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A Lot Of Kids Find This Funny. You Might Find It Horrifying.

How could something so appalling become so ordinary, and worse, so comedic?

Hey you. Yes you, Internet person. We need to talk.


Do you enjoy TV shows like "Family Guy" or video games like "Grand Theft Auto"?

You're definitely not alone. Millions of people consume these media because they're fun and entertaining. But that entertainment comes at the expense of very real and very disturbing problems.

The kind of problems that, if you ever were a victim or knew a victim, would show these programs, games, and music videos to be horrifying, even triggering. Even if you don't know someone like that, the growing research base suggests that these media have an effect on you, Internet person. Here are some actual findings from a study in the Journal of Interpersonal Violence (emphasis my own):

this exploratory study found that a video game depicting sexual objectification of women and violence against women resulted in statistically significant increased rape myths acceptance (rape-supportive attitudes) for male study participants but not for female participants.

Experimental studies have clearly demonstrated that under well-controlled conditions, the observation of violent scenes observed in the media causes children to behave more aggressively. Static observational studies have demonstrated that the amount of violence television observed by a child is positively related to the child's current aggressivity . . . The data available from longitudinal studies provide additional support for the hypothesis that television violence viewing leads to the development of aggressive behavior.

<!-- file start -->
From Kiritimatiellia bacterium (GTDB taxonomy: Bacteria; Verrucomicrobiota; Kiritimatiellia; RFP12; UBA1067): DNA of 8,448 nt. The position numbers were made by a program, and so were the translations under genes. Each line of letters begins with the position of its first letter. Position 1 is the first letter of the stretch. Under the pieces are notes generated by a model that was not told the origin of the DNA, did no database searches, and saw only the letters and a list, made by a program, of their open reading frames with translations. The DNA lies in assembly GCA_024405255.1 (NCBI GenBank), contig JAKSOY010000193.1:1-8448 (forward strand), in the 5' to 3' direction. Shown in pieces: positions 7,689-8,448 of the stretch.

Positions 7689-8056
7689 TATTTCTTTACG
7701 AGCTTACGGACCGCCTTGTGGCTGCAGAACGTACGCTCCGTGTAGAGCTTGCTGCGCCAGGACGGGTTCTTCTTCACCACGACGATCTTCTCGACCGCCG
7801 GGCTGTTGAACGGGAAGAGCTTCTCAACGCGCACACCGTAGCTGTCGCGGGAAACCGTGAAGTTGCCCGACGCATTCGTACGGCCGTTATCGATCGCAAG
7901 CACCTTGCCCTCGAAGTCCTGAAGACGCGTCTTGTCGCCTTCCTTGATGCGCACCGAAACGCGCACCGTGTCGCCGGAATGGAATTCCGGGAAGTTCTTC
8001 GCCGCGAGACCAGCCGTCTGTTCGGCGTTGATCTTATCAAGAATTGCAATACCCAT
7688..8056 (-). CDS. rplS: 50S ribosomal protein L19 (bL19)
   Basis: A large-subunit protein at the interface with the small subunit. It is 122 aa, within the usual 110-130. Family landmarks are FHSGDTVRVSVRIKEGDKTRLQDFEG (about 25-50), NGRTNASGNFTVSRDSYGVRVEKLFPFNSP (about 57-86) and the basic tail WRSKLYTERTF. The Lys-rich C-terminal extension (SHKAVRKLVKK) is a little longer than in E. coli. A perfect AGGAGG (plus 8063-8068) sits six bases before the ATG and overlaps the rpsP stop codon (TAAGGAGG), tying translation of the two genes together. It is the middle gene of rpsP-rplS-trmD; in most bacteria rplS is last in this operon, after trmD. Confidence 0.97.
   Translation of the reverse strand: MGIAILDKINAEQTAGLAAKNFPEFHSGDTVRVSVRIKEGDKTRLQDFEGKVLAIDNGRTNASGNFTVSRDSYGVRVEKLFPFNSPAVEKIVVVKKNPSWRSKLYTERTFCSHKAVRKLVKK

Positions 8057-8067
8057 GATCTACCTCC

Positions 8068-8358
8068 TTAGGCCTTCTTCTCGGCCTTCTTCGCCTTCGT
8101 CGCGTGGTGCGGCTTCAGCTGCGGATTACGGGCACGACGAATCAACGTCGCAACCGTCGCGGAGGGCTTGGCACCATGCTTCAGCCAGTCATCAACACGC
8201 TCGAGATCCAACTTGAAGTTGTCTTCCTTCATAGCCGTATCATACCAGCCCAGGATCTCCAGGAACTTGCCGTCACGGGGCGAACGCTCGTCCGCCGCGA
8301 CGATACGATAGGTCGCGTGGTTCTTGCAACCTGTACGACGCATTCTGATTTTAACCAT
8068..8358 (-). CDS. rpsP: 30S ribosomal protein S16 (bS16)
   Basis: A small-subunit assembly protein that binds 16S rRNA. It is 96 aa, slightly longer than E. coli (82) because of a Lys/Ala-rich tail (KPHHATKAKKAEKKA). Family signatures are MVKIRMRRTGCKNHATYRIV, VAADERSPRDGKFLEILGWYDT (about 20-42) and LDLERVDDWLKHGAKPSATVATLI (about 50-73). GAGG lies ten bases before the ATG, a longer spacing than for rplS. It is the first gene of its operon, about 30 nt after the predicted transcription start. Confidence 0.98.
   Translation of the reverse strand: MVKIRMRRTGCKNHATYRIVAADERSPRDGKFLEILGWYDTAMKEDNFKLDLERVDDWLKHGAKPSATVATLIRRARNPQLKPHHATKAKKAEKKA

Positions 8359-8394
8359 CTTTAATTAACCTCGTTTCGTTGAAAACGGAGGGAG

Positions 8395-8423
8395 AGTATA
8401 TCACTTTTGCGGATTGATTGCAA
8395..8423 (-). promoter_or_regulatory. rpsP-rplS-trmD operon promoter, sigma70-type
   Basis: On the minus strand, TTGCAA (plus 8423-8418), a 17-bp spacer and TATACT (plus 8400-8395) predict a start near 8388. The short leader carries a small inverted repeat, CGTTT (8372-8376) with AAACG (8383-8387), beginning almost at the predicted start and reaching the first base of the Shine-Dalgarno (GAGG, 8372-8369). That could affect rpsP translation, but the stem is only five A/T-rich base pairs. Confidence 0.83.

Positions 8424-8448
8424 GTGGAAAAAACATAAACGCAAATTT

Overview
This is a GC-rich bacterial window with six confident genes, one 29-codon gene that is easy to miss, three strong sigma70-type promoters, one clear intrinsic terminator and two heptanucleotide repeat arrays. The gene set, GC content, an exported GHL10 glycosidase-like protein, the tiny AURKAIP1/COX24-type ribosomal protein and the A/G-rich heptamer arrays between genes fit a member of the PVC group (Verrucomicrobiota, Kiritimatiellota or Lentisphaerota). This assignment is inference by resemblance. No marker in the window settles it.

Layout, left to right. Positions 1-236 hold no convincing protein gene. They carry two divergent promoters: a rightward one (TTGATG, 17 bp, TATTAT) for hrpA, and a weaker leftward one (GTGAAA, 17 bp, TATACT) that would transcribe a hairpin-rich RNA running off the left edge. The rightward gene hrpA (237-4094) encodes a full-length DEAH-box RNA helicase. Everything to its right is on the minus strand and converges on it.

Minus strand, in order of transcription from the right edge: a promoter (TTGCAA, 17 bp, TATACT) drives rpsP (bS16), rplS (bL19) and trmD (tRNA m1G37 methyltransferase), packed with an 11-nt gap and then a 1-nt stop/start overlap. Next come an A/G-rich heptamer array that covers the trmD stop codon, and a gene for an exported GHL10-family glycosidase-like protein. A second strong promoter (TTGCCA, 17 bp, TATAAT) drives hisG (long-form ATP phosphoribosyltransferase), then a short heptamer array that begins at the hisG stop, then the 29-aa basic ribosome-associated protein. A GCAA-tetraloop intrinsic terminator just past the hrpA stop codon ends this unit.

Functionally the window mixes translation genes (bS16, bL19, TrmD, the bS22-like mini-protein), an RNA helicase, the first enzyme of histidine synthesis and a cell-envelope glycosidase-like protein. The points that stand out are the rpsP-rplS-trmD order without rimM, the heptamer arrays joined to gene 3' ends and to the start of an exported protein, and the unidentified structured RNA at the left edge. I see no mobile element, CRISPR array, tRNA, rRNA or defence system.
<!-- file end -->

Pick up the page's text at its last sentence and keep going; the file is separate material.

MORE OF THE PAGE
At this point, you might be thinking, "Sure, that could be an issue, but TV, video games, and music videos aren't that bad anymore. They're not that graphic." Watch the following clips and get back to me on that.

TRIGGER WARNING: Scenes of violence against women.

What do you think after watching these? Give this a share if you think the message here is one more folks need to see.

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It takes a special type of person to become a nurse. The job requires a combination of energy, empathy, clear mind, oftentimes a strong stomach, and a cheerful attitude. And while people typically think of nursing in a clinical setting, some nurses are driven to work with the people that feel forgotten by society.

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Prior to baby formula, breastfeeding was the norm, but that doesn't mean it always worked.

As if the past handful of years weren't challenging enough, the U.S. is currently dealing with a baby formula crisis.

Due to a perfect storm of supply chain issues, product recalls, labor shortages and inflation, manufacturers are struggling to keep up with formula demand and retailers are rationing supplies. As a result, families that rely on formula are scrambling to ensure that their babies get the food they need.